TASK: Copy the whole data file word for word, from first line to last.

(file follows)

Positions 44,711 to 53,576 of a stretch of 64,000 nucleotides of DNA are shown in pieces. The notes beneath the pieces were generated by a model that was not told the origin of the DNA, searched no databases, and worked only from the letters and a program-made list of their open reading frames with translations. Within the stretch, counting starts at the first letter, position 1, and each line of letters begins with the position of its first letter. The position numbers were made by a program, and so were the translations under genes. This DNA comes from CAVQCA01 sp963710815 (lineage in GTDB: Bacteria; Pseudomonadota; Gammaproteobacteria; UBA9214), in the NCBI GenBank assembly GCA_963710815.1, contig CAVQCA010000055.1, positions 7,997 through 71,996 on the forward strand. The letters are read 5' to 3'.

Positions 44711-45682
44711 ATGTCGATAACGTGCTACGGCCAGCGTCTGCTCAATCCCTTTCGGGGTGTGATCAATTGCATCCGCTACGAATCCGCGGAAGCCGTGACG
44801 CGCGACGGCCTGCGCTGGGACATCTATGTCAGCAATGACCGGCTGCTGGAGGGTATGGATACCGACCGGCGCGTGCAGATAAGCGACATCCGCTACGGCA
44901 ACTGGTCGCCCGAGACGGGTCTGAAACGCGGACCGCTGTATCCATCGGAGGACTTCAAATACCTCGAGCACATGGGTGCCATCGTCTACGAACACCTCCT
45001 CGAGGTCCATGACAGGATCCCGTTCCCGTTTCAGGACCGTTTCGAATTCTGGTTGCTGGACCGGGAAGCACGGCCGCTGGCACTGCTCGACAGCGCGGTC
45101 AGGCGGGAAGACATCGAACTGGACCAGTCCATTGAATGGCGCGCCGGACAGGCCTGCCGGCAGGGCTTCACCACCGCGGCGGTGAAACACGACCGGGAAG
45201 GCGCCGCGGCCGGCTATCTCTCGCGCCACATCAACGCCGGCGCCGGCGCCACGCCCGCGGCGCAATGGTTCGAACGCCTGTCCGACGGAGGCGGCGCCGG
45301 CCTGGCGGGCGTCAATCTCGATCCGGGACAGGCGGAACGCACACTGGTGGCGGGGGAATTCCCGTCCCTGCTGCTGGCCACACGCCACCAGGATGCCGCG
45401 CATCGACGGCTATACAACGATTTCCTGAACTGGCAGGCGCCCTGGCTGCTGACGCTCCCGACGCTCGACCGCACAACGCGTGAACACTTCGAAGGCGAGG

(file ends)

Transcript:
Positions 44,711 to 53,576 of a stretch of 64,000 nucleotides of DNA are shown in pieces. The notes beneath the pieces were generated by a model that was not told the origin of the DNA, searched no databases, and worked only from the letters and a program-made list of their open reading frames with translations. Within the stretch, counting starts at the first letter, position 1, and each line of letters begins with the position of its first letter. The position numbers were made by a program, and so were the translations under genes. This DNA comes from CAVQCA01 sp963710815 (lineage in GTDB: Bacteria; Pseudomonadota; Gammaproteobacteria; UBA9214), in the NCBI GenBank assembly GCA_963710815.1, contig CAVQCA010000055.1, positions 7,997 through 71,996 on the forward strand. The letters are read 5' to 3'.

Positions 44711-45682
44711 ATGTCGATAACGTGCTACGGCCAGCGTCTGCTCAATCCCTTTCGGGGTGTGATCAATTGCATCCGCTACGAATCCGCGGAAGCCGTGACG
44801 CGCGACGGCCTGCGCTGGGACATCTATGTCAGCAATGACCGGCTGCTGGAGGGTATGGATACCGACCGGCGCGTGCAGATAAGCGACATCCGCTACGGCA
44901 ACTGGTCGCCCGAGACGGGTCTGAAACGCGGACCGCTGTATCCATCGGAGGACTTCAAATACCTCGAGCACATGGGTGCCATCGTCTACGAACACCTCCT
45001 CGAGGTCCATGACAGGATCCCGTTCCCGTTTCAGGACCGTTTCGAATTCTGGTTGCTGGACCGGGAAGCACGGCCGCTGGCACTGCTCGACAGCGCGGTC
45101 AGGCGGGAAGACATCGAACTGGACCAGTCCATTGAATGGCGCGCCGGACAGGCCTGCCGGCAGGGCTTCACCACCGCGGCGGTGAAACACGACCGGGAAG
45201 GCGCCGCGGCCGGCTATCTCTCGCGCCACATCAACGCCGGCGCCGGCGCCACGCCCGCGGCGCAATGGTTCGAACGCCTGTCCGACGGAGGCGGCGCCGG
45301 CCTGGCGGGCGTCAATCTCGATCCGGGACAGGCGGAACGCACACTGGTGGCGGGGGAATTCCCGTCCCTGCTGCTGGCCACACGCCACCAGGATGCCGCG
45401 CATCGACGGCTATACAACGATTTCCTGAACTGGCAGGCGCCCTGGCTGCTGACGCTCCCGACGCTCGACCGCACAACGCGTGAACACTTCGAAGGCGAGG